There exists an alternate reality in which Sigi Schmid is no longer the Sounders manager — with his final act being the 5-3 aggregate loss in the MLS Cup Playoffs to Portland last November. Sigi’s last-ditch effort to save a once-promising 2013 season with a panic stricken 11th-hour switch to a new tactical formation failed to put out the glowing embers in the dumpster that was the Sounders final few weeks of the season. It exploded into a full-fledged conflagration when the Sounders fell down 5-1 on aggregate with the two-legged tie just more than 3/4 of the way through. It’s fair to say, it was the lowest moment in the still short history of Sounderland.
I am not here to brief y’all on what happened at the end of last season. This isn’t something I want to write, and it isn’t something you want to read. But I also think it’s pretty hard to frame this Saturday’s Cascadia Cup opener in a context which doesn’t somehow relate to the humiliating capitulation of last fall.
If there is any consolation for Sounderland this week it is that despite our team’s somewhat uneven start, we can still look down on Portland in the standings. Yeah, the 2014 season is still in it’s infancy — but after spending much of last season look up at the Timbers, we’ll take what we can get.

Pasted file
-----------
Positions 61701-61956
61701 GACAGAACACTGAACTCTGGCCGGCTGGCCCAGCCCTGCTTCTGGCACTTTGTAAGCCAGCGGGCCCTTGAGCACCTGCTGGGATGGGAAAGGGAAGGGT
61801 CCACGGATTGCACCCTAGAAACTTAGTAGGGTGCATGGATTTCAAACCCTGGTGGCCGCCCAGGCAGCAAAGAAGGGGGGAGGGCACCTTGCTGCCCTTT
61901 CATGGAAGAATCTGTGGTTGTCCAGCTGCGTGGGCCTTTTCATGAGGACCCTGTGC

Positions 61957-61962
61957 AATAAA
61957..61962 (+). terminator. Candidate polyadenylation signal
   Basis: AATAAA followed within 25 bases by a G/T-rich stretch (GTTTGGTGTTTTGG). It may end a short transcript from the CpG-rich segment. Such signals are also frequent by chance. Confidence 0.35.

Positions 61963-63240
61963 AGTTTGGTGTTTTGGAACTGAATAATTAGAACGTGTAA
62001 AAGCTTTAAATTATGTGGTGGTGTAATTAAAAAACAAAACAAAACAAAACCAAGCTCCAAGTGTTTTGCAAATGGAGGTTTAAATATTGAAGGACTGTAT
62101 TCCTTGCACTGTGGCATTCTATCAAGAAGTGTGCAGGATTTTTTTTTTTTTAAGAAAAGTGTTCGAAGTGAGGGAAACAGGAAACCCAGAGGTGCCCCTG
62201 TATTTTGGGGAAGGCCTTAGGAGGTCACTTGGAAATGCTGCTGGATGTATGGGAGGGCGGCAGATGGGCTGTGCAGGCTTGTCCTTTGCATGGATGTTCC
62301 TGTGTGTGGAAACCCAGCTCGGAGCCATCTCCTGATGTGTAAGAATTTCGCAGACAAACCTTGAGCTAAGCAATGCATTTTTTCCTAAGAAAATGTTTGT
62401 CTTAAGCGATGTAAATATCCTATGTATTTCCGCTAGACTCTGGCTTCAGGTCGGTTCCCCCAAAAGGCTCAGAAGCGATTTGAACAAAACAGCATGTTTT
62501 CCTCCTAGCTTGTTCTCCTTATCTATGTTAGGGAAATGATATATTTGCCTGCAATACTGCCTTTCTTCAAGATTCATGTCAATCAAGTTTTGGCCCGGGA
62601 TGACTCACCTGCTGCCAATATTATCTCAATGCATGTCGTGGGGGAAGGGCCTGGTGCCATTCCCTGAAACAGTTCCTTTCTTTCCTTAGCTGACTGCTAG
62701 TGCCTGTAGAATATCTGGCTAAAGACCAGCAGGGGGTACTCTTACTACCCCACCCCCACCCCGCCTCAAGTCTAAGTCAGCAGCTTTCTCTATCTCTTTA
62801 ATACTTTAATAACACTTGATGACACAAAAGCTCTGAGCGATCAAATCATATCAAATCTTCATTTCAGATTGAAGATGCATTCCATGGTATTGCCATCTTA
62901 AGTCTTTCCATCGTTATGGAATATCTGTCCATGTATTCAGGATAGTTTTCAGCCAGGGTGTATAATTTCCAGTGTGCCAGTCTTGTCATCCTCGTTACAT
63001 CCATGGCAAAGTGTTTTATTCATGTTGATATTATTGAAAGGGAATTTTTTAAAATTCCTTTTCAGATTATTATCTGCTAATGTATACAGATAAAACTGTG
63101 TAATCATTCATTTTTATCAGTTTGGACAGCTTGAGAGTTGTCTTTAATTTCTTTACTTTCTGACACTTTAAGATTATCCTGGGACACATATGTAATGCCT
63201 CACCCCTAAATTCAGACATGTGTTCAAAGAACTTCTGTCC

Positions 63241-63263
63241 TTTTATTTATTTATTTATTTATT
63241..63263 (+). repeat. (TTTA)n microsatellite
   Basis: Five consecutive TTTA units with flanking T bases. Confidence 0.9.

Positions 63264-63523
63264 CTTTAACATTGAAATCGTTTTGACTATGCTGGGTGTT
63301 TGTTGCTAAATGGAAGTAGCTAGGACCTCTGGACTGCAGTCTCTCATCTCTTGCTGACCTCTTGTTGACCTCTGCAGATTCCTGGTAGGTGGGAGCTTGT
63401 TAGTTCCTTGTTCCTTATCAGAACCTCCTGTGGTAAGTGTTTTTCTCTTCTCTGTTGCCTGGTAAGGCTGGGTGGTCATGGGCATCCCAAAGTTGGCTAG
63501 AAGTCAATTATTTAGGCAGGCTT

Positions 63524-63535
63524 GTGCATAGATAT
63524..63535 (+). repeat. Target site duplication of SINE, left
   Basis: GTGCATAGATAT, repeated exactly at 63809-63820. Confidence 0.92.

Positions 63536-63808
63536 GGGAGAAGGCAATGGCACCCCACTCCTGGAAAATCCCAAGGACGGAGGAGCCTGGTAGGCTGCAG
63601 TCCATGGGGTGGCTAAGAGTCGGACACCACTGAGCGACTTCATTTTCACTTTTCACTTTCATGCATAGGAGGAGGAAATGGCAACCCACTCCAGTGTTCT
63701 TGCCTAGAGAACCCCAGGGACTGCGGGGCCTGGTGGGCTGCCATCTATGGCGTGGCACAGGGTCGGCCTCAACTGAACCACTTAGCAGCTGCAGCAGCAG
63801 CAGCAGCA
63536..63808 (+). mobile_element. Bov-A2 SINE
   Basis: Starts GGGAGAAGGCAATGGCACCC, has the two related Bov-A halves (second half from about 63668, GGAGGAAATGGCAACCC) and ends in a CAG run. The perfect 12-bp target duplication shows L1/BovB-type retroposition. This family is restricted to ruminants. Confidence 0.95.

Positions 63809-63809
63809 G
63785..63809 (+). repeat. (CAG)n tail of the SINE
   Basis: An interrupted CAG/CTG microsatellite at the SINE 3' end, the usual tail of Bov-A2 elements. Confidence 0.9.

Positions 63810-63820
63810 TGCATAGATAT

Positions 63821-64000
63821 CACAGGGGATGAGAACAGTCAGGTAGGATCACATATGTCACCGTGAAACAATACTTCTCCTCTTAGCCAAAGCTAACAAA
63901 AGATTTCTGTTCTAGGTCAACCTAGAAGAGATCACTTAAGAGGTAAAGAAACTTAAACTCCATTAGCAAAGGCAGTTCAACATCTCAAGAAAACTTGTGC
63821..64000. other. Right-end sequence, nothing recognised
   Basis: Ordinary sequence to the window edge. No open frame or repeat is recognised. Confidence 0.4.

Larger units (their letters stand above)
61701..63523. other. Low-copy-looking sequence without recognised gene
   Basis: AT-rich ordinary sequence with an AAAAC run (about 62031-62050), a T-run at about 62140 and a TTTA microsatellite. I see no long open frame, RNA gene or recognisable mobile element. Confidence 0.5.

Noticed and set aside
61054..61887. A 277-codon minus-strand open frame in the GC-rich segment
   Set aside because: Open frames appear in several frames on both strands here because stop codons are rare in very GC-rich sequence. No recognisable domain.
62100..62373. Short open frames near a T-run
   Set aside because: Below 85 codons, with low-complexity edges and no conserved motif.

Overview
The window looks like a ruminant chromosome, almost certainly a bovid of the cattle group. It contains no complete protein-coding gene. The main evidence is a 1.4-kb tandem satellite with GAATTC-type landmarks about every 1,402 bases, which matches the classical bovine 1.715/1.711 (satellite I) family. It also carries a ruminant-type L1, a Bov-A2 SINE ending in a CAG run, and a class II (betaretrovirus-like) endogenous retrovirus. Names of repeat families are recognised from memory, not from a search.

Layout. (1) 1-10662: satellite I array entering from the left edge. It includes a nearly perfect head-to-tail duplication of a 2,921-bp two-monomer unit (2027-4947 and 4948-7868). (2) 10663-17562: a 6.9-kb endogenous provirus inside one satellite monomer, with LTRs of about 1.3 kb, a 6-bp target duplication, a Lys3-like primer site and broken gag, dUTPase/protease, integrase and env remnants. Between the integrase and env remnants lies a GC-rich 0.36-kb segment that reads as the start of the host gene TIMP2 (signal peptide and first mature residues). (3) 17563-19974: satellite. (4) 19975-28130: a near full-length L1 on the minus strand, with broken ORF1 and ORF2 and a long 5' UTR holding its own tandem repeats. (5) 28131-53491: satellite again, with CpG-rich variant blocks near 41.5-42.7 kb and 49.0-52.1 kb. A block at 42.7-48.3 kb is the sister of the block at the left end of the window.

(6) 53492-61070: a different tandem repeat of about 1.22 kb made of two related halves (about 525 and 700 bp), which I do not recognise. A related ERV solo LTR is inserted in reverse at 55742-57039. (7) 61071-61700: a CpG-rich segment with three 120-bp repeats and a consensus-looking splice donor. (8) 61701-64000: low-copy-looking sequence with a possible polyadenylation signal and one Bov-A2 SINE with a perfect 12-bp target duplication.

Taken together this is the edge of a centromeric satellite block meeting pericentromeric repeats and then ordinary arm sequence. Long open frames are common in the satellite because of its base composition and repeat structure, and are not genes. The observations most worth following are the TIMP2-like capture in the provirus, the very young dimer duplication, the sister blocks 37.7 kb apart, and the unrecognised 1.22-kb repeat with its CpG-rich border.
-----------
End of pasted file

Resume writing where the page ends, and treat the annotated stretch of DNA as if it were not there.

Their troubled start — only two points in as many home tilts and nothing to show for their road trips — has put them out of contention for exactly none of the trophies they are playing for this season. In fact, the turn of the calendar page and a chance to host their previously vanquished rivals from up I-5 provides the perfect opportunity to begin their 2014 push for silverware in earnest. At least that’s the narrative I would be subscribing to if I were a Timber — which I am not.
To me, this Saturday represents the opportunity to go at the Timbers in a heads-up, almost mano-a-mano duel that we didn’t get to see last year due to the Sigi-induced clusterfuck of the diamond. As always, it all starts in the midfield.
The Timbers are built around their midfield triangle of Diego Valeri as a CAM and Will Johnson and Diego Chara as holders. Chara was the League’s second best CDM last season behind our Osvaldo Alonso, and Will Johnson was named to the MLS best XI in his role as what I have taken to calling the “second holding midfielder” position. This is the spot that is often refereed to as the classic “box to box” central midfielder — the player who helps fill the gaps and establish possession. Valeri, of course, was also named to the MLS best XI team, and presents the Sounders with a simmer challenge to what we saw from fellow Argentinian Frederico Higuain last week in the loss to Columbus.
The Sounders have their own “second holding mid” in the form of Brad Evans, who in many ways is the ultimate MLS utility player — so much so that Jurgen Klinsmann has found use for him as a fullback on the US Mens National Team.
Last season’s matchup saw Dempsey as the CAM to counter Valeri, but this season things already look to be different. If we have learned anything from the last three games, it is that Gonzolo Pineda has played his way onto the Sounders nascent “Best XI”. Pineda may not be the CAM we’ve always wanted, but he may be the CAM we need — particularly against Portland, where high defensive pressure will be a key. We saw it last Saturday when the Sounders were even strength, forcing turnovers that directly created scoring chances.